Do you know your organization's cost-per-lead? The sad truth is, more often than not, when I ask prospects that question, I get a blank stare. Knowing your cost-per-lead can help you make incredibly informed marketing decisions (ones that actually produce ROI), and it'll make your executive team happy.
Let's start at the beginning.
What Is a Cost-Per-Lead?
Marketing on the Internet bears many similarities to traditional marketing, but there are key differences. Understanding them is critical to your success in the digital world. Lead-pricing is an excellent way for an organization to gauge the efficacy of a marketing activity.
In the Pay-per-click (PPC) model of web advertising you, as the advertiser, will pay a publisher for every click on an advertisement of yours, even if this click does not lead to a purchase. A Cost-per-lead (CPL) approach means that you calculate how much it costs to generate each lead obtained for a particular activity.
How Do You Determine Your Own Cost-Per-Lead?
The formula for determining Cost-per-Lead is simple. You look at how much you spend on a particular marketing activity and divide that amount by the number of new leads that you receive as a result of it. For example, if you spend $5000 exhibiting at a trade show and get 500 bonafide leads, your cost-per-lead is $10. On the other hand, if you spend the same $5000 and only get 5 leads, your cost-per-lead will be $1000. Similarly, if 10 people fill out a lead form to download a resource that costs $500 to create and post, that means that the Cost-per-Lead for that resource was $50.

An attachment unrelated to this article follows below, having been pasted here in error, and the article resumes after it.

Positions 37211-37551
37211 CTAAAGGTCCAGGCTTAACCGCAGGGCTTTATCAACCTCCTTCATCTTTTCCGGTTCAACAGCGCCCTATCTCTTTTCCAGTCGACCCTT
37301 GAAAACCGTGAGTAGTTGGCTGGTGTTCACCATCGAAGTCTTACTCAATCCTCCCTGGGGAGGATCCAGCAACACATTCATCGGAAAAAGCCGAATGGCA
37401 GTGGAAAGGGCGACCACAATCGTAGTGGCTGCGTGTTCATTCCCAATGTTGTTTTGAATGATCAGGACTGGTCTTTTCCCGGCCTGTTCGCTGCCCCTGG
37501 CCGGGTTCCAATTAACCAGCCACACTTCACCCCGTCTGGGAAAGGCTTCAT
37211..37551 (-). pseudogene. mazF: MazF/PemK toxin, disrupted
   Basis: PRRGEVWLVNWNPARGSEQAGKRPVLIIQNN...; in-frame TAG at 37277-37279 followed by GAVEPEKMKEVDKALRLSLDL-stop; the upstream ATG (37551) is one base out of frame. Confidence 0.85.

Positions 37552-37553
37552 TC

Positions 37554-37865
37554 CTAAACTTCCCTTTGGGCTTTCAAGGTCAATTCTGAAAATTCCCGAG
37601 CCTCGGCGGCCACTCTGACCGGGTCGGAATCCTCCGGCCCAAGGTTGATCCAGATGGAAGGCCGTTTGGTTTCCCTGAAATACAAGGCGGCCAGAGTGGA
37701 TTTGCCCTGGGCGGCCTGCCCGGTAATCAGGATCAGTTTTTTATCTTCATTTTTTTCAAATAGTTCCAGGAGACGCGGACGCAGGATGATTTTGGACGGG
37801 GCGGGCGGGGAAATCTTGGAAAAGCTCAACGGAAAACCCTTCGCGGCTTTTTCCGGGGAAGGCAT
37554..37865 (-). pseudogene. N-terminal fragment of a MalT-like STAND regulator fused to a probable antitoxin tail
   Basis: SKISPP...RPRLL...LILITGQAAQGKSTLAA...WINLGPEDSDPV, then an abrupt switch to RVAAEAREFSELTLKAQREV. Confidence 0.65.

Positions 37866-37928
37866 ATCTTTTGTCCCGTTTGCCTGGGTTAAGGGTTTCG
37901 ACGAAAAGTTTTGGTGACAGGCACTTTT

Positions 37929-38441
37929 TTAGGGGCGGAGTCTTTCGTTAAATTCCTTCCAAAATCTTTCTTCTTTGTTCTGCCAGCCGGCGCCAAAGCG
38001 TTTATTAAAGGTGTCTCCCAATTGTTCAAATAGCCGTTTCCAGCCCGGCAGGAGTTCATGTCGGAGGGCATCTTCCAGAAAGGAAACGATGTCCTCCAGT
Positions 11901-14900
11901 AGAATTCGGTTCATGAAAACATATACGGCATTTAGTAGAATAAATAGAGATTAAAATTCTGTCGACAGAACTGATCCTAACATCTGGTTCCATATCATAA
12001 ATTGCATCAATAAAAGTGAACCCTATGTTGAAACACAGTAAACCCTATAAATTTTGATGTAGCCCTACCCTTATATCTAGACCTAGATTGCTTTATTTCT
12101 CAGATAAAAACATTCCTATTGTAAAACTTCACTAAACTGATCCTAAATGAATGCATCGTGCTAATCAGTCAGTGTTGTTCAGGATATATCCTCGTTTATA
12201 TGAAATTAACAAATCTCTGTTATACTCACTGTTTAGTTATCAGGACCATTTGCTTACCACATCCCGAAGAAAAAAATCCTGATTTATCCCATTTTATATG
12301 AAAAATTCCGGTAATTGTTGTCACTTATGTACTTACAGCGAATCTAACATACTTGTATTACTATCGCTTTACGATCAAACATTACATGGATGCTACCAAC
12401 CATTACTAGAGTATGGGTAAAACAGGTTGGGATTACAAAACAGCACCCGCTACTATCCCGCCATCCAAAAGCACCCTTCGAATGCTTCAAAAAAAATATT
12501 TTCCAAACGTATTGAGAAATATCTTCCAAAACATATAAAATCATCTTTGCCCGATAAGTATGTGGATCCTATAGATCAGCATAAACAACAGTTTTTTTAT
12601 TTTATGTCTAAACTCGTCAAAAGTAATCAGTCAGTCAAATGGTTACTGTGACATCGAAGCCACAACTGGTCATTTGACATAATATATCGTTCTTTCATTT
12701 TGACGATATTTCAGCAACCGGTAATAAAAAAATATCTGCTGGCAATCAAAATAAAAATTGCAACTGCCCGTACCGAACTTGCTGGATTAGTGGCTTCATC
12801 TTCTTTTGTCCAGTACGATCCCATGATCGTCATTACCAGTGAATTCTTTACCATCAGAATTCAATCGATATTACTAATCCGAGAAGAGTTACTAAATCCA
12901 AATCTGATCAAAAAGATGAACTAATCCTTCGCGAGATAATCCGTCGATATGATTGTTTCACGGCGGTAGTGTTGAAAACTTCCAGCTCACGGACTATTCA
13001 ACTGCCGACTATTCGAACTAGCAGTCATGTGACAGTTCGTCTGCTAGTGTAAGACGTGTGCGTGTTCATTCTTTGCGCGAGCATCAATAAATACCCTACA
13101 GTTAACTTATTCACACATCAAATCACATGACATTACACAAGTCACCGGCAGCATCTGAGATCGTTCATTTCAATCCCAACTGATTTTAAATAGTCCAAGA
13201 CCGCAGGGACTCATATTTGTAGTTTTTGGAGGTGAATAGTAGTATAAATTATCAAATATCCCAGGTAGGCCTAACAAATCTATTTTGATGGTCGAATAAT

It should come as no surprise that businesses generally look for opportunities to reduce their cost per lead. This is done either by trying to increase the number of leads per unit cost, or by reducing the spend on an activity while hoping to keep the same number of leads.
Controlling Costs and Maximizing Earnings
Imagine, for the sake of easy explanation, that you have 100 leads over the course of a month. Let these leads cost $4,000 or $40 per lead. You cannot assume from this that 200 leads will cost you just $8,000. You can exhaust the possibilities of a campaign and end up paying that amount of money for far fewer leads.
In the end, finding the optimal lead cost requires proper study of the audience so that you pay enough to capture all the business possible without spending on leads that are just not out there.
Finding the sweet spot for your cost-per-lead will help you perfect your approach and garner the most lucrative traffic. Think of this dilemma as a marketing efficiency curve. You want to find the point on the curve where you get back the most for which you are willing to pay.